Beautiful Starling Murmurations Use Rome As A ToiletPosted: January 10, 2014
It was dusk and mildly chilly in Rome when I stepped out of Roma Termini, the city’s busy central train station, and heard relentless screeching noises from above. I looked up to see thousands of birds covering the treetops like bees on a honeycomb. A cloud of them sprang from one tree only to quickly dissolve into another. Bigger clouds of black specks curled and twisted even higher, over rooftops and looming cranes.
Starlings. Thousands of them, and just a small portion of the 1 to 5 million that overwinter in Italy’s capital.
To nature lovers, starling swarms – called “murmurations” – are fascinating and beautiful. Stunning videos of murmurations have captured the admiration of the Internet. They’re also a favorite example of swarming science, each individual bird following cues on speed and direction from its neighbors to form a massive, swirling shape in the sky.
But to the Romans, the starlings are mostly a nuisance. It just so happens that a cloud of birds rains fecal matter. So, while gawking in wonder and admiration of nature’s beauty (like I did outside Roma Termini), you run a serious risk of being crapped on (Yes, this also happened. Here’s a dramatic re-enactment).
Along the bus stops in front of the station the droppings were woefully unavoidable. It coated the ground wherever a tree was near. People opened umbrellas even when it wasn’t raining. And when it did rain, the guano formed goopy puddles of brown muck. That muck stuck to people’s shoes and got tracked into buses, which stank like stables.
“Obviously the huge quantity of guano is a problem for cars, pavements and roads,” said Italian bird conservationist Giovanni Albarella. “When it rains the guano makes the ground slippery, and it is very smelly, too.”
Alberella, who is with the Italian League for Bird Protection (LIPU), is very familiar with the starlings and their relationship with Rome. Starlings have spent winter in Rome since 1925, Albarella said, driven to the city by the destruction of the region’s reed beds by agriculture and development. Rome is an appealing alternative roosting location for them because it’s relatively warm and predators are scarce. Most of the starlings stick around from late October to late February, he added, first hanging out around the Tiber River and train station, then shifting south across the city to the business district EUR, before migrating back to northern and eastern Europe in spring.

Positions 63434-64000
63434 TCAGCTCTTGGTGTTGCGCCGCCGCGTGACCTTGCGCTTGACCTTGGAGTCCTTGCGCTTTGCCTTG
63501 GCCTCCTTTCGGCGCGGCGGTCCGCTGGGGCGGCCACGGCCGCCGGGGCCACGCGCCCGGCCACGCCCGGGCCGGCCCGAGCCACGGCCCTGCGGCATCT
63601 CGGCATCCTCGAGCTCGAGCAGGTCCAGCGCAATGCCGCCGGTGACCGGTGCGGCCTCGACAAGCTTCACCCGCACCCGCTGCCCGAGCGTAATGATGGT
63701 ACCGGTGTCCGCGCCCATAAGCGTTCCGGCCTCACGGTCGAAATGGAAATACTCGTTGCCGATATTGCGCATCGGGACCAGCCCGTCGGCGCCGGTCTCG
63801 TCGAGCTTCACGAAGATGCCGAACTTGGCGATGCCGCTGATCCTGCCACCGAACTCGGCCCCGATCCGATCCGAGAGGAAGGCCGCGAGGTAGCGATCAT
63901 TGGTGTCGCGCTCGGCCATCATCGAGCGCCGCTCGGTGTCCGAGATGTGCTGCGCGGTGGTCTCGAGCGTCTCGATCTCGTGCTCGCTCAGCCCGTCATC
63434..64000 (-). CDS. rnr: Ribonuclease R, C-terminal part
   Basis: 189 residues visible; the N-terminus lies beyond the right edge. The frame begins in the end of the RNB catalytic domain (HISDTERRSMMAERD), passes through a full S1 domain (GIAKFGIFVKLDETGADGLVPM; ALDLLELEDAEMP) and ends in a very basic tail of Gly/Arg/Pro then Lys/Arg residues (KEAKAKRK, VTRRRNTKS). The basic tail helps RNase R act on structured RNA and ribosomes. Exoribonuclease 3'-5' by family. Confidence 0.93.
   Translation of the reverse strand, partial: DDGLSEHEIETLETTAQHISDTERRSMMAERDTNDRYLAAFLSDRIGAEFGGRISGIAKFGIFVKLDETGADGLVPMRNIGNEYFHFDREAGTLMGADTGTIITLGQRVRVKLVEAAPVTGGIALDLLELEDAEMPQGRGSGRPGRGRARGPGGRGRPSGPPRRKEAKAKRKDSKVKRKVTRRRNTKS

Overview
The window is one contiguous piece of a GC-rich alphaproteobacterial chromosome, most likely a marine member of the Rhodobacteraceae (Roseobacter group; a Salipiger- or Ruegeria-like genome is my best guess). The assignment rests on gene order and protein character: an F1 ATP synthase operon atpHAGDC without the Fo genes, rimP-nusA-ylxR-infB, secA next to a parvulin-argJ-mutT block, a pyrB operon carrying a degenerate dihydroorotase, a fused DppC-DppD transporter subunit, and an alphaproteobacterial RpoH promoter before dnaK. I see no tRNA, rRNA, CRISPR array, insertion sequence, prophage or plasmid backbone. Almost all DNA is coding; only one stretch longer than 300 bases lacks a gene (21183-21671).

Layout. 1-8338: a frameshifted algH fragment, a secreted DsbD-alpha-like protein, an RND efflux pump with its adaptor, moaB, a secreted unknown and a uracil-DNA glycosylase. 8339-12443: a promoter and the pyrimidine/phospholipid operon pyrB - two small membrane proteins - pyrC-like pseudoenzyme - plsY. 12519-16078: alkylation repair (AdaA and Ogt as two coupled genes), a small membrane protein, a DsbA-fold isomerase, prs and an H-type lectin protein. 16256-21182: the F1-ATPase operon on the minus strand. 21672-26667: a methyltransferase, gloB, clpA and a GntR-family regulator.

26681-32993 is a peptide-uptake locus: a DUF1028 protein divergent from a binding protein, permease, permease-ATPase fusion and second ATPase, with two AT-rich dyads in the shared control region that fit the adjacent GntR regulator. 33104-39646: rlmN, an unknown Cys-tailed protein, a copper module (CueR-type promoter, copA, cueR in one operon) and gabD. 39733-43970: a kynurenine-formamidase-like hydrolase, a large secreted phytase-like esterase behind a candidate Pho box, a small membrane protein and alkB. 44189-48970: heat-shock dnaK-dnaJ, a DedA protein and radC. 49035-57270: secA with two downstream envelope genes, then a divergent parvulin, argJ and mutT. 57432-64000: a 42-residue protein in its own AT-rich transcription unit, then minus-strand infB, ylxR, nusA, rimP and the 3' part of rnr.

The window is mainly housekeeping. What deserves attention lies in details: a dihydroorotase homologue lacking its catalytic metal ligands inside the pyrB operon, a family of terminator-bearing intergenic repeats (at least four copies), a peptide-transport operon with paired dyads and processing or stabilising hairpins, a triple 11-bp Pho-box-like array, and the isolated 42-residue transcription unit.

Rome has tried solving the problem with a corps of 15-to-25 starling-startlers. Decked out in white anti-birdpoop suits and armed with large megaphones, they walked the city streets blasting a recording of a starling predator-warning call. The idea was to shoo the starlings out of Rome faster. Then, in 2013 the funding for the project stalled, possibly leading to more guano-related problems than usual this winter.
It’s hard to put your finger on exactly what the lesson here is. You could suggest that the city people are paying the price for careless urban growth that destroyed the starlings’ original habitat. You could say that the latest storm of guano means that the bird-scaring program was worthwhile. But I’ll at least say this for the Romans, even though the starlings create an awful stink, they’re not generally out to hurt the birds. The bird-scaring program was, after all, an effort to better co-exist with them, and even now many Romans are grudgingly tolerating the problem rather than resorting to birdicide – though opinions may vary depending on how recently each person got pooped on.
Personally, I see the starling dominance over Rome as yet another reason to visit. Plenty of travelers, myself included, come to Rome for the ancient history and great food and other touristy draws. Why not also get an up-close look at one of the gorgeous natural phenomenons in the animal world: a starling murmuration?
Just make sure you bring an umbrella.
(Photos and videos by Sean Treacy, outside Roma Termini, Dec. 26, 2013)